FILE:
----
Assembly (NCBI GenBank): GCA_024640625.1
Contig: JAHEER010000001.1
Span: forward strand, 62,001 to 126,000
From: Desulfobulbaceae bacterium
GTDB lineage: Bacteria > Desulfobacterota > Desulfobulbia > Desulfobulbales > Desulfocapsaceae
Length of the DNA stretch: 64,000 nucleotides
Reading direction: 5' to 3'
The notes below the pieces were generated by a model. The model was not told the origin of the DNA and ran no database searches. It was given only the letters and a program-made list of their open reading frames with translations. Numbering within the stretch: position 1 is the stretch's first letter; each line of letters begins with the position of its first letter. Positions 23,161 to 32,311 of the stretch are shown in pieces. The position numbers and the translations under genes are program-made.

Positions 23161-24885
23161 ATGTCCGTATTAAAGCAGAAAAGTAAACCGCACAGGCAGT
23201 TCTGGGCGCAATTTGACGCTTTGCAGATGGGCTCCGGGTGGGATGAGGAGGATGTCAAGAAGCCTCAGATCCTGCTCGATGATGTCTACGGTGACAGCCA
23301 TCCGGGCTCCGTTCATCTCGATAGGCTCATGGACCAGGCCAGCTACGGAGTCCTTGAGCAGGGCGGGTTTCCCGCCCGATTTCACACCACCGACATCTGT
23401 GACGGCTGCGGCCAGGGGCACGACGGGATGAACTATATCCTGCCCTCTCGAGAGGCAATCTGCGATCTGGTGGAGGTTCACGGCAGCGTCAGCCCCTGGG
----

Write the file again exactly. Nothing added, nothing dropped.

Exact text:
Assembly (NCBI GenBank): GCA_024640625.1
Contig: JAHEER010000001.1
Span: forward strand, 62,001 to 126,000
From: Desulfobulbaceae bacterium
GTDB lineage: Bacteria > Desulfobacterota > Desulfobulbia > Desulfobulbales > Desulfocapsaceae
Length of the DNA stretch: 64,000 nucleotides
Reading direction: 5' to 3'
The notes below the pieces were generated by a model. The model was not told the origin of the DNA and ran no database searches. It was given only the letters and a program-made list of their open reading frames with translations. Numbering within the stretch: position 1 is the stretch's first letter; each line of letters begins with the position of its first letter. Positions 23,161 to 32,311 of the stretch are shown in pieces. The position numbers and the translations under genes are program-made.

Positions 23161-24885
23161 ATGTCCGTATTAAAGCAGAAAAGTAAACCGCACAGGCAGT
23201 TCTGGGCGCAATTTGACGCTTTGCAGATGGGCTCCGGGTGGGATGAGGAGGATGTCAAGAAGCCTCAGATCCTGCTCGATGATGTCTACGGTGACAGCCA
23301 TCCGGGCTCCGTTCATCTCGATAGGCTCATGGACCAGGCCAGCTACGGAGTCCTTGAGCAGGGCGGGTTTCCCGCCCGATTTCACACCACCGACATCTGT
23401 GACGGCTGCGGCCAGGGGCACGACGGGATGAACTATATCCTGCCCTCTCGAGAGGCAATCTGCGATCTGGTGGAGGTTCACGGCAGCGTCAGCCCCTGGG